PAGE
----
Tablets are taking over



PC World has eight new laptops in our Auckland Test Centre right now, and we're seeing some innovative designs that take advantage of the new touchscreen-friendly Windows 8 operating system.

Tablets are taking over - it's estimated by IDC that tablets will outsell other types of PC in just two years - and laptop manufacturers are taking notice, with many incorporating the best bits of tablet computing into their new laptops.

You'll find touchscreen laptops, tablets with dockable keyboards, and screen-flipping laptops among this season's new designs.

It's worth noting though that in trying to be both tablet and laptop, some designs have limitations. For example, the Sony VAIO Duo has a nifty (and resilient) hinge that pops up the tablet-like screen to reveal a keyboard, and rests the screen at a 45-degree angle. However, the Duo weighs around 1.3kg, which is too heavy to hold one-handed as you might with a tablet, and the screen can't be repositioned, unlike a laptop. It will be perfect for some, but depending on your needs, you may be better off with a cheap laptop and a tablet than a combination design.


It's no exaggeration to say that the iPad mini is the iPad 2, only smaller. It shares the same processor, and the same 1024 x 768 screen resolution - although the screen on the iPad mini is 7.87 inches compared to the iPad 2's 9.7 inches. But aside from the size, there are also key differences.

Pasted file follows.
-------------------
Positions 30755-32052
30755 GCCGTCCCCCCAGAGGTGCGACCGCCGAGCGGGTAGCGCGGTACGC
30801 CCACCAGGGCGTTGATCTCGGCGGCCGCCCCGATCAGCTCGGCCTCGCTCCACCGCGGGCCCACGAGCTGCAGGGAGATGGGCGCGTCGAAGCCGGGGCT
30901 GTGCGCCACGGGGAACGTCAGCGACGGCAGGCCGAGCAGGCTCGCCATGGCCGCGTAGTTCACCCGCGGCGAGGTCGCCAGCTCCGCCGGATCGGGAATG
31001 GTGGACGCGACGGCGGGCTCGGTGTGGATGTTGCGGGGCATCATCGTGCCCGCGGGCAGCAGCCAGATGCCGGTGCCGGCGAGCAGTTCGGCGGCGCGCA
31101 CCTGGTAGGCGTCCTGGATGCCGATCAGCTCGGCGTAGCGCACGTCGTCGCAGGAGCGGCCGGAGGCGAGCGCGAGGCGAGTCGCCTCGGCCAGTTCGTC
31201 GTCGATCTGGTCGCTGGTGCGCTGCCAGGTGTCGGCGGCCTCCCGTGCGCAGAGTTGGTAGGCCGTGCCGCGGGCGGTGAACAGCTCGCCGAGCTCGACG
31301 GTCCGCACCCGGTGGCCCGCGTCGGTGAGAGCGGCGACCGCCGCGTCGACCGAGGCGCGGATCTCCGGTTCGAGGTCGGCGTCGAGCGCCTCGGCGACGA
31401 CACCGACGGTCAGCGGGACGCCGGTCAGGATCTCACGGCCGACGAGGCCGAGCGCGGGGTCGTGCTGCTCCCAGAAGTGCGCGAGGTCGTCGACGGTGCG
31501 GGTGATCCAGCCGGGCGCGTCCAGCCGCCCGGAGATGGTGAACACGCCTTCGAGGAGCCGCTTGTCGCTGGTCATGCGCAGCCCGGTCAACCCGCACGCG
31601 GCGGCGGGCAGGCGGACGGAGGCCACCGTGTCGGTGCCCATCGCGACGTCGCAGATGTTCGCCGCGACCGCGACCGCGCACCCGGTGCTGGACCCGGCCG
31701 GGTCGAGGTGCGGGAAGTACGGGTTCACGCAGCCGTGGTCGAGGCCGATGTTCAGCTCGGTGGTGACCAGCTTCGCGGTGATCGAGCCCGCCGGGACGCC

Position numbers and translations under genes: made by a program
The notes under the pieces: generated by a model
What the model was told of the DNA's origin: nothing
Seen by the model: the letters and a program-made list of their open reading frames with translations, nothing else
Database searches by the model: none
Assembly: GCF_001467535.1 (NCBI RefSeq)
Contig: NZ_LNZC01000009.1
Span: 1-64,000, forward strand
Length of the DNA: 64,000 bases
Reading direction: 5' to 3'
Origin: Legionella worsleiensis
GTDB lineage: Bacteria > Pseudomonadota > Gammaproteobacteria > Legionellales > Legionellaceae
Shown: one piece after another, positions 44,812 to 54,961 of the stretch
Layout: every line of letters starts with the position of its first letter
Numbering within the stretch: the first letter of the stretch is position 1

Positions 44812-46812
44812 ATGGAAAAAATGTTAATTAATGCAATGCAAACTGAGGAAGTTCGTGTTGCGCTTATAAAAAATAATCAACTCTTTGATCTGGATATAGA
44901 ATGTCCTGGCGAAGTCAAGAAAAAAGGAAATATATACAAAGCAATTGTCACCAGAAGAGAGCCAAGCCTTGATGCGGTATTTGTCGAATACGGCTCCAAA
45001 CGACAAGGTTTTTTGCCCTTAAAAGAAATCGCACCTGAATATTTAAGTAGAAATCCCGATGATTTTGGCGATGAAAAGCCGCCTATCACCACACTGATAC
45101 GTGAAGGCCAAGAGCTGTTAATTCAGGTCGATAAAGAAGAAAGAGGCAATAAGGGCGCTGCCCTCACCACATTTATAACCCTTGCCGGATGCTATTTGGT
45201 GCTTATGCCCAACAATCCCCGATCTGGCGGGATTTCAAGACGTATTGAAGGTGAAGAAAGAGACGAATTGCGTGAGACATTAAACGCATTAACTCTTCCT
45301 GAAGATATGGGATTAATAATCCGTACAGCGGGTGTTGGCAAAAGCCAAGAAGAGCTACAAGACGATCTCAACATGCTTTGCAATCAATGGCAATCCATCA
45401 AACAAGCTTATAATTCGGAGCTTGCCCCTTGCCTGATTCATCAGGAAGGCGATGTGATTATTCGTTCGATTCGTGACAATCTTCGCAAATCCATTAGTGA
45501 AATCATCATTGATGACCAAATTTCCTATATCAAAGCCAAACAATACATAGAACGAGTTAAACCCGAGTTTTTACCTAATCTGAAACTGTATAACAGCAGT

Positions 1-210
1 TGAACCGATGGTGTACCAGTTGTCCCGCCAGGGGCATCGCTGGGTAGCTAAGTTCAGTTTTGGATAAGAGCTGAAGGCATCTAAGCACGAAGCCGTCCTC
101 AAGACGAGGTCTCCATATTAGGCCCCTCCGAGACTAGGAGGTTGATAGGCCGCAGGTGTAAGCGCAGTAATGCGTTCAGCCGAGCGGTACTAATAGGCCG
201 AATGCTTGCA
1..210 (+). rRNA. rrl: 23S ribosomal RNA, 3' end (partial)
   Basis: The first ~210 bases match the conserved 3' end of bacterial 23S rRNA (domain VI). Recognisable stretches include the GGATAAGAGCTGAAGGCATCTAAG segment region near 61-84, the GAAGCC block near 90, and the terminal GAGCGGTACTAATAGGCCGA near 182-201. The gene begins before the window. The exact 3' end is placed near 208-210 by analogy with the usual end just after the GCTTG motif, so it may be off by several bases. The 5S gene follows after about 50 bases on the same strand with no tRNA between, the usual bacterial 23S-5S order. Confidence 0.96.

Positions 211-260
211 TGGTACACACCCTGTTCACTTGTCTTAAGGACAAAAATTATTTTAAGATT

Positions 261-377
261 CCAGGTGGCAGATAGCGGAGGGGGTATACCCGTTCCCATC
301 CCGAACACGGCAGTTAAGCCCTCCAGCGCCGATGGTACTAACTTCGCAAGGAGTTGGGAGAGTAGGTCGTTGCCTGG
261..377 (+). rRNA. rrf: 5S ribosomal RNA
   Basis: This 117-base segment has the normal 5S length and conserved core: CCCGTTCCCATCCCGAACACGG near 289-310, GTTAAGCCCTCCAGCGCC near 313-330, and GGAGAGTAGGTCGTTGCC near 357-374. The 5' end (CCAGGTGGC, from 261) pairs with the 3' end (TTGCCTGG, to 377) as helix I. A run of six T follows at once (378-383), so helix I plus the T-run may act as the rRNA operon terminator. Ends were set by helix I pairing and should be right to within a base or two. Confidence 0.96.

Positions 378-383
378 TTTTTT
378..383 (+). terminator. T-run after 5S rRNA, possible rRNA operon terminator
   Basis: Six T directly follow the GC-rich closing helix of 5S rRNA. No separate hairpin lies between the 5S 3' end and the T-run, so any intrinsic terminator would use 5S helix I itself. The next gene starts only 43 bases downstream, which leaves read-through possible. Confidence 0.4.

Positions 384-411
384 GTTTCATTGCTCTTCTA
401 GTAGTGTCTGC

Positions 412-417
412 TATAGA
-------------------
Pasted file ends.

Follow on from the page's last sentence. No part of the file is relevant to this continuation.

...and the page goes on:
The iPad mini is faster than the iPad 2 - flicking between screens and accessing settings is faster, and apps load just a little quicker. The mini also offers a better camera and stereo sound which help applications such as Skype or youtube seem richer.

We found that we almost always held it one-handed in portrait mode, unlike the iPad 2 which is generally used with two. It fits comfortably into an adult hand, letting you grip with one hand while you navigate with the other. When using it in landscape mode, it fits into a two-handed grip.

We found that with the iPad 2, we tended to view web pages in portrait mode, but with the iPad mini, we tended to use landscape mode. Games on the mini feel as though you're playing them on the larger screen size - it's no harder to tap, and easier to manage games that tilt and rotate for actions.

Our reviewer commented that it didn't really feel different from using a 10-inch tablet - it was a premium tablet, and that's more important in some ways than size. It was notably smoother than most smaller tablets. Our reviewer slightly preferred typing on the iPad mini because all the keys were easily reachable, even if you didn't rest it on a surface to type.

One other nice touch we liked was that the Smart Cover hinge for the iPad mini is made of polyurethane - so it won't scratch the aluminium like the hinge on the original smart cover.


Threadless is having 48 hours of international free shipping. Why should you care? Free international shipping is a rare beast, and Threadless is kind of unique. There are any number of homebrewed and quirky teeshirt operations online. Some of my favourites include Teefury, which offers one new T-shirt each day, Topatoco, which features T-shirts from many webcomics, and the old standby, Cafepress, which lets anyone design and sell their own T-shirts and merchandise.

Threadless is a little different in that it lets anyone who signs up for an account design T-shirts and vote on T-shirt designs. The highest voting shirts get made and offered online. It's being going for about 10 years now, and even opened a bricks-and-mortar retail store a couple of years ago. The best time to check it out is when you get free shipping. Know a great online T-shirt shop?

Why not drop me a line to let me know about it at

Zara Baxter edits New Zealand PC World and has been reviewing gadgets for more than 15 years. Visit